ALSO, African workers under the aegis of the African Regional Organisation of the International Trade Union Confederation (ITUC-Africa) have urged ECOWAS to refrain from deploying the military to Niger in its bid to restore democratic rule. General Secretary of the regional body, Kwasi Adu-Amankwah, who stated this yesterday, insisted that its position is without prejudice to its earlier opposition to the military takeover in Niger.
He said: “ITUC-Africa condemned earlier the unconstitutional and undemocratic change of power in Niger when the Presidential Guard of that country declared martial law after deposing the president. We reiterate our commitment to constitutionality and democracy.”
However, ITUC-Africa maintained that it is worried by the ECOWAS ultimatum and threat to intervene militarily to restore the deposed president to power.
Its words: “We wish to state categorically and unambiguously that African workers reject a military option in solving this political impasse in Niger. We call on ECOWAS, rather than mobilising for military deployment, to engineer and engage in a robust and swift diplomatic and political move to resolve the crisis.”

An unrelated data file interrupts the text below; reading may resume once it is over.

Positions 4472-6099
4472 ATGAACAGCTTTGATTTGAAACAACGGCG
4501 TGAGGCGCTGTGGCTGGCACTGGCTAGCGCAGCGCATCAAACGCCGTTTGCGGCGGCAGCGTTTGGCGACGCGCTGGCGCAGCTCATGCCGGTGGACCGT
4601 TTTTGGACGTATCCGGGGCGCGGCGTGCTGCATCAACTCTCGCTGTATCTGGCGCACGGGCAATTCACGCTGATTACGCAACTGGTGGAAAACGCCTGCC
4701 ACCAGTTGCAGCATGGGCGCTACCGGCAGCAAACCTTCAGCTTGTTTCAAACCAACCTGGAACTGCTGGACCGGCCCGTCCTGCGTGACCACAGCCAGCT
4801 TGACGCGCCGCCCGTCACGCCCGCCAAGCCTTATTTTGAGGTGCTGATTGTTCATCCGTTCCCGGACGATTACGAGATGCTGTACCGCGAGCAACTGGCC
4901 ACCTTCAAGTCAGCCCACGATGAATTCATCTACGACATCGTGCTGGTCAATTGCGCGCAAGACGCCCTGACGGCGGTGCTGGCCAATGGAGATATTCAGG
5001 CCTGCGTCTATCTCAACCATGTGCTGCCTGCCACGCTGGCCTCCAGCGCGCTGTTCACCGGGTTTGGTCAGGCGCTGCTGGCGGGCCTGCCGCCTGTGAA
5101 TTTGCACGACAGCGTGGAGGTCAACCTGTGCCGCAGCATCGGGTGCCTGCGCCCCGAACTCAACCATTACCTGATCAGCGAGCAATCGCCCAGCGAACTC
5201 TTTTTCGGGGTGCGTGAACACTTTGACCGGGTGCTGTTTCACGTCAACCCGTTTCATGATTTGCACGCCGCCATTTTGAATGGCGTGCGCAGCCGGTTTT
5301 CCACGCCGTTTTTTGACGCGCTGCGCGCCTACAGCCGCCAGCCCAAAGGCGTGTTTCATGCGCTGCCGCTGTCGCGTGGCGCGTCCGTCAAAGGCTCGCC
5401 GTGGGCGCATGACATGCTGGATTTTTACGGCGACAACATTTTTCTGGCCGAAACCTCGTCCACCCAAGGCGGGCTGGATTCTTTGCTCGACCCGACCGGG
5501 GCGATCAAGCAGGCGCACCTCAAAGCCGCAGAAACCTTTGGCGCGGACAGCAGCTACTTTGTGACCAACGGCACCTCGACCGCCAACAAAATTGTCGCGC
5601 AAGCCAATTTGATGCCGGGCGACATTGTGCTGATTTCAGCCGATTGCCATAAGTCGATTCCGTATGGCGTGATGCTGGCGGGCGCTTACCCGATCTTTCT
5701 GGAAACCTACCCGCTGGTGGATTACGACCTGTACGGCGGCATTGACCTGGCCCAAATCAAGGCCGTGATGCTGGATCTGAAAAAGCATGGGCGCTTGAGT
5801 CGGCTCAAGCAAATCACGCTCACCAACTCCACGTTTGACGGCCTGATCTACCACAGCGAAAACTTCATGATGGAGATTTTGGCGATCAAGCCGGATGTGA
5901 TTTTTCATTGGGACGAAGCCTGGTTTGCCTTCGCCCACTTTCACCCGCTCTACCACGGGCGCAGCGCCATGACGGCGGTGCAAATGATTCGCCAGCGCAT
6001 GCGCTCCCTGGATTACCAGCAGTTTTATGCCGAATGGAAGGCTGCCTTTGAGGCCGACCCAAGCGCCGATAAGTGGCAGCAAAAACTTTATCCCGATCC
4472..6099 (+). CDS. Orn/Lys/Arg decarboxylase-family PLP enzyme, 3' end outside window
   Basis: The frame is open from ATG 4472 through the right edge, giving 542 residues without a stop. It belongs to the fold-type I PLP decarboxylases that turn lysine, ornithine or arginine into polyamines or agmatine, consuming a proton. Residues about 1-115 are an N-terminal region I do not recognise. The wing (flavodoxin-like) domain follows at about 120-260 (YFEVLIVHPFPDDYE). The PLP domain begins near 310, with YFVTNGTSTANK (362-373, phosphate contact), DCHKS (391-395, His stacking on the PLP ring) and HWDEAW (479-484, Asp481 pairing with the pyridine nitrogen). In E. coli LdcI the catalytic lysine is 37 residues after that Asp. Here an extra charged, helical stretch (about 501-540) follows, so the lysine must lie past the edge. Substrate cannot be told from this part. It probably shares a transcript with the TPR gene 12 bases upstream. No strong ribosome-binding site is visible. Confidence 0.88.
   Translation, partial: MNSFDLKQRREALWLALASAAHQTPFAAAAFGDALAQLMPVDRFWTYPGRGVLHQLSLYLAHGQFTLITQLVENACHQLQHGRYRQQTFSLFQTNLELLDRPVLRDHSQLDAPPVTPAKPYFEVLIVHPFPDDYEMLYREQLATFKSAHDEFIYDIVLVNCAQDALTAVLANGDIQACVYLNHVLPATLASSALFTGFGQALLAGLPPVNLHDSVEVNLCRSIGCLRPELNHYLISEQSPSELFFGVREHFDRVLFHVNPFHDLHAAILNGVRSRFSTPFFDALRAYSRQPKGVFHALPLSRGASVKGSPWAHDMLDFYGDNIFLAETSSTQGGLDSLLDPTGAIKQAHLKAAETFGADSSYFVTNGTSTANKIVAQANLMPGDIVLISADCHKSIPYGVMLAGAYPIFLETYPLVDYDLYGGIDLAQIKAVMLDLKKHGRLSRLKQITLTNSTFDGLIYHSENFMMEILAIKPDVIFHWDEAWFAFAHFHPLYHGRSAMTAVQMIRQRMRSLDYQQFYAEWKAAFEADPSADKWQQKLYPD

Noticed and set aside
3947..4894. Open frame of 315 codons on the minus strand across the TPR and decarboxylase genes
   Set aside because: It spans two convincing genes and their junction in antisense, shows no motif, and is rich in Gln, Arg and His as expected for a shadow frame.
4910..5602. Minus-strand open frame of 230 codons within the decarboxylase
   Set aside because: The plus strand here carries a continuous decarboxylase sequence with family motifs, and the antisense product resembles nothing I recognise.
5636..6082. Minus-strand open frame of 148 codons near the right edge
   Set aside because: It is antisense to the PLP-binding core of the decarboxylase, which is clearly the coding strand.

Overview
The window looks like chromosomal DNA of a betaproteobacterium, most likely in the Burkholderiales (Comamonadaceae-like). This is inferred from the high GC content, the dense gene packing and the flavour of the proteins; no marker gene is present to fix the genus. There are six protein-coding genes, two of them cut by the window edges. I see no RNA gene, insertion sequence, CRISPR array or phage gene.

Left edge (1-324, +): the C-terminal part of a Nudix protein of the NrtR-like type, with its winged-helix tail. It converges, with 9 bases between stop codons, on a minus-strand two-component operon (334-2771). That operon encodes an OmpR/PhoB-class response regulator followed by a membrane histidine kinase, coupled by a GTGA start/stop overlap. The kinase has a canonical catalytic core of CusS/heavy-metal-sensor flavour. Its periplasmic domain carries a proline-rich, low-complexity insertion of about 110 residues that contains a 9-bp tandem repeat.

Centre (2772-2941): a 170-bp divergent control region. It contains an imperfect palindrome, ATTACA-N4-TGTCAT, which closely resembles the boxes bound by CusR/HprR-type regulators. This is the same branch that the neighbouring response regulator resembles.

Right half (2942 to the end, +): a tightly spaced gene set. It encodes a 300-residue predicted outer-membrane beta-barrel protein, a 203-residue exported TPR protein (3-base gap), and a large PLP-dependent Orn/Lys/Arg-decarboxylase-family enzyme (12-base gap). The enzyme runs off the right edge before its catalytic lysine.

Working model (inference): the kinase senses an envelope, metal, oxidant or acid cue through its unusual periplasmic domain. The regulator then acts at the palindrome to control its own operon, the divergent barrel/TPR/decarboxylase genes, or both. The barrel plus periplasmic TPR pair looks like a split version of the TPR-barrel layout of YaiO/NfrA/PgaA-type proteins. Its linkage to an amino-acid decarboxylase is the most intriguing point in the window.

According to ITUC-Africa, the security situation in the Sahel region in the past years, and its observations suggest that the security situation remains dire, fluid and problematic, adding, “the cocktail of extremists, terrorists and insurgents has continued to pose real threats to lives and livelihoods. Thousands of people and workers have been killed, children kidnapped, schools destroyed, and farmers have been forced to quit their farms. These attacks partly account for why the countries in the Sahel region account for high rates of poverty, Internally Displaced Persons (IDPs), out-of-school children and violent civilian deaths.”